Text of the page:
Assessment of Student Learning Outcomes

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Assessment of Student Learning Outcomes

Assessment is a dynamic, faculty-driven process that works to improve student learning.  By setting measurable goals of learning, we identify what we hope our students will learn by the conclusion of their education with us.  We collect and analyze evidence of their learning through both formative and summative assessment devices.  Finally, we “close the loop” by improving our academic program based on what we have learned.  Our efforts to improve bar passage, our integrated approach to career development, and our experiential and writing requirements are examples of the assessment process at work.

On this page, we will document our assessment activities, including reports that demonstrate our compliance with the American Bar Association’s Standards on learning outcomes and assessments. This webpage is modeled after the Assessment of Student Learning Outcomes page developed by Professor Larry Cunningham, Vice Dean & Professor of Legal Writing, St. John’s University School of Law.

Introduction

Overview

Learning outcomes are the lawyering skills that students are expected to obtain through the completion of a legal education.  Consistent with ABA Standards, upon completion of a J.D. degree, graduates of FIU Law will demonstrate mastery of the following student learning outcomes at the level needed for admission to the bar and effective and ethical participation in the legal profession as entry-level attorneys.

The curriculum at FIU Law has been designed to prepare students with the key skills and competencies needed to demonstrate these learning outcomes within the legal profession.

Our learning outcomes reflect considerable thought, time, and attention by the faculty of FIU Law.  They include seven outcomes, which may be summarized as: (1) knowledge of the law; (2) legal analysis, reasoning, and problem-solving; (3) legal research and writing; (4) communication; (5) interpersonal skills, professional responsibility and ethics; (6) commitment to public service; and, (7) engagement with the local and global legal communities.  These reflect the domains within which students should demonstrate competency by the conferral of their degree.  The performance indicators (competencies) track each of the learning outcomes and provide specific evidence that a student will have satisfied the outcomes.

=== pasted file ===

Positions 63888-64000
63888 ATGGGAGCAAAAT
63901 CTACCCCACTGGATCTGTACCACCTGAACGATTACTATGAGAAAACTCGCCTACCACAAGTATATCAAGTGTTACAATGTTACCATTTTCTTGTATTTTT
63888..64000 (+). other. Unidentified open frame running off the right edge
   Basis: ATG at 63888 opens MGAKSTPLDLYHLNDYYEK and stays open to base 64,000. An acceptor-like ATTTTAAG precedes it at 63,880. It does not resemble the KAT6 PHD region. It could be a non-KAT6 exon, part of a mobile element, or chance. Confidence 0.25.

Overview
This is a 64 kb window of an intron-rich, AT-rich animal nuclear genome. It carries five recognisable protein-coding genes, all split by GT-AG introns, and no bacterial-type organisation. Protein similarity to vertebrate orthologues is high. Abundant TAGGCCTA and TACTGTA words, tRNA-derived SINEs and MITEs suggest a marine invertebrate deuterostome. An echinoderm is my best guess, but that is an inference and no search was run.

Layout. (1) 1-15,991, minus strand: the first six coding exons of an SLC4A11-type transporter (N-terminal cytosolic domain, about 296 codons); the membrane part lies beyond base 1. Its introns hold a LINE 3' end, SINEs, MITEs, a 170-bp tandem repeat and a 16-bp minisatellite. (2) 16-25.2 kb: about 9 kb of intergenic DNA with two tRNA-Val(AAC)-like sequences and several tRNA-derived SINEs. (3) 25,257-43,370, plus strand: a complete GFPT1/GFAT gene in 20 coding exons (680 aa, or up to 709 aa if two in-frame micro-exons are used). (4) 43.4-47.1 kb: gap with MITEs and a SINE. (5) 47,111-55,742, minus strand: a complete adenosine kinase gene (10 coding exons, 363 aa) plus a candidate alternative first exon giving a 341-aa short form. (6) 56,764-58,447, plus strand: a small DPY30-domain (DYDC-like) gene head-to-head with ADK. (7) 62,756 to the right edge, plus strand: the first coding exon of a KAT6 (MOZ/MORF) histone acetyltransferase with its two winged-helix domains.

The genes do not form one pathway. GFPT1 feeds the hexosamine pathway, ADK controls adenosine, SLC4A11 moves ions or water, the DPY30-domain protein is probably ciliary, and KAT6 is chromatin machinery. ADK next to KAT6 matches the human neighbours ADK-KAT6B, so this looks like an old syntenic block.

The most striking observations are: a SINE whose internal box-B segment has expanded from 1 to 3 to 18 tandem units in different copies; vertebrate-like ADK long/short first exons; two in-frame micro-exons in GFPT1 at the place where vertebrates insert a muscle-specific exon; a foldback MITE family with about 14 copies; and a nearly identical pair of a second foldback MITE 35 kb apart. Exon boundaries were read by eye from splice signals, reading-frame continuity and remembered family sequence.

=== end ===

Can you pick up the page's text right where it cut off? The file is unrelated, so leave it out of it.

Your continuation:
While satisfying the ABA’s minimal competencies, these learning outcomes also go a step further and reflect our particular goals as a law school.  They incorporate the unique mission of the University and the law school in several respects.  Learning Outcome # 6, for example, looks beyond the rules of professional conduct and asks whether students understand the importance of providing legal services to the underserved and of fulfilling responsibilities to the profession as a whole.  A commitment to the global legal community and to cultural literacy – important values at FIU and at the law school – is reflected in Learning Outcomes ##5 and 7.  As a law school set in South Florida, we aim to produce graduates who have the skills required for successful participation in a global legal profession with a solid foundation in international and comparative law.  Thus, we emphasize communication (#3) and interpersonal skills (#4), including self-awareness, counseling, and concern for the environment (##5, 6, and 7).

Process

Since 2009, the law school has responded to the university’s Academic Planning & Accountability (APA) with reports on the law school’s Program Objectives, Administrative Objectives, and Student Learning Outcomes.  When the university’s submission format went online in 2012 (with the tracdat software), the process required the development of specific metrics for the first two reports (PO and AO).  For the SLO report, the Associate Dean for Academic Affairs selected a capstone course for reporting purposes.  The course instructor developed a rubric that laid out the learning outcomes and the performance indicators used to ensure their measurement and achievement.  Reports are filed annually with the APA.